Two elderly men get 'married' in China
Same sex marriages are not recognised in China. But that didn’t stop two elderly men coming from widely diverse backgrounds from not only getting hitched but doing so live online. Sutirtho Patranobis reports.world Updated: Feb 02, 2013 00:47 IST
Same sex marriages are not recognised in China. But that didn’t stop two elderly men coming from widely diverse backgrounds from not only getting hitched but doing so live online.
In the process the two made China’s online community crackle at their chemistry.
A retired teacher, known as Dabao, from Beijing and labourer, Xiaobao, from rural China met when the latter began to deliver drinking water to his home.
Love blossomed. And in January, the two started uploading photographs on the internet. Photographs that revealed their intimacy including those showing them affectionately hugging and kissing each other; in one, one is wearing a bridal dress.
According to website Tea Leaf Nation, which tracks China’s online trends, the couple posted a video with their declaration of love, addressing those attacking their relationship.
The video was shared on Sina Weibo, China’s Twitter under the handle “Love Between Two Old Guys.”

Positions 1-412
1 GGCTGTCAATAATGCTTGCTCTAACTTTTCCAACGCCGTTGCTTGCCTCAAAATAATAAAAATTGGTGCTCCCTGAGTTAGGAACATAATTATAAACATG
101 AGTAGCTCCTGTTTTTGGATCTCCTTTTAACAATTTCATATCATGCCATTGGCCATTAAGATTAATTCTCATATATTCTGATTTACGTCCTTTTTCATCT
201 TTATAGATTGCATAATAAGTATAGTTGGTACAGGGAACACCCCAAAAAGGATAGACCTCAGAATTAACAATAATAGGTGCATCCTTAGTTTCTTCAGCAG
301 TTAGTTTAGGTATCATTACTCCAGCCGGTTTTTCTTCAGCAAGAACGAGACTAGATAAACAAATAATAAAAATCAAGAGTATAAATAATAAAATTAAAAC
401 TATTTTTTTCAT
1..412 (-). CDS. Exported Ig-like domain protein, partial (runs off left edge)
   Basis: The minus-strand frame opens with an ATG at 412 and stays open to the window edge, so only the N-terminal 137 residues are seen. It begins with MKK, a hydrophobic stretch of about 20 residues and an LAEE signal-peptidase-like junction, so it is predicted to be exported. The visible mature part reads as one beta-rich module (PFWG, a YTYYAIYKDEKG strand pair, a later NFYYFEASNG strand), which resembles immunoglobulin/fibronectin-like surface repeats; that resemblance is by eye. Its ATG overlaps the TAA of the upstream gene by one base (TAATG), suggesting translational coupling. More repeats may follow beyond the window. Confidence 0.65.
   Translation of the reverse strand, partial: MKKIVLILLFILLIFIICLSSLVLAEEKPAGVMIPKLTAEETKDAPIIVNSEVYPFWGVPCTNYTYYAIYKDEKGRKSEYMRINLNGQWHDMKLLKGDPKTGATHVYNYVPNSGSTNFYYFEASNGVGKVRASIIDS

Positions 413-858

“The two of us are old men. But a little bit of romantic love happened between us. Just a little bit. So what? What does our love have to do with you? America is giving out marriage licenses to gay lovers. We are not even lovers. We are not there yet. Why are you against it? We are just kissing. What’s the big deal? We are just good together… Don’t be so stubborn. Don’t be so closed-off,” the retired teacher said, according to translation by the website.
“I love you, little baby,” his partner said.
Many supported them. But there were also many who left comments on microblogs against the two.
Though they did get married this week, the online broadcast was interrupted by the son of one of the men. The angry old man’s update on the Chinese microblog was shared more than 10000 times and attracted more than 7770 comments.
“Our wedding was going along smoothly and happily, but my son, who is an animal, disrupted the event, flipping tables and shooing away guests. His actions stripped away our dignity and deeply pained us,” wrote the father.
Li Yinhe, sociologist and sex expert told the state-run Global Times newspaper that the couple's behavior contributes to the visibility of gay groups.
“It also proves social pressure isn't so strong and public tolerance is improving," said Li.
"In China, most people are in the middle position, neither absolutely for nor against [same-sex marriage],” Li said.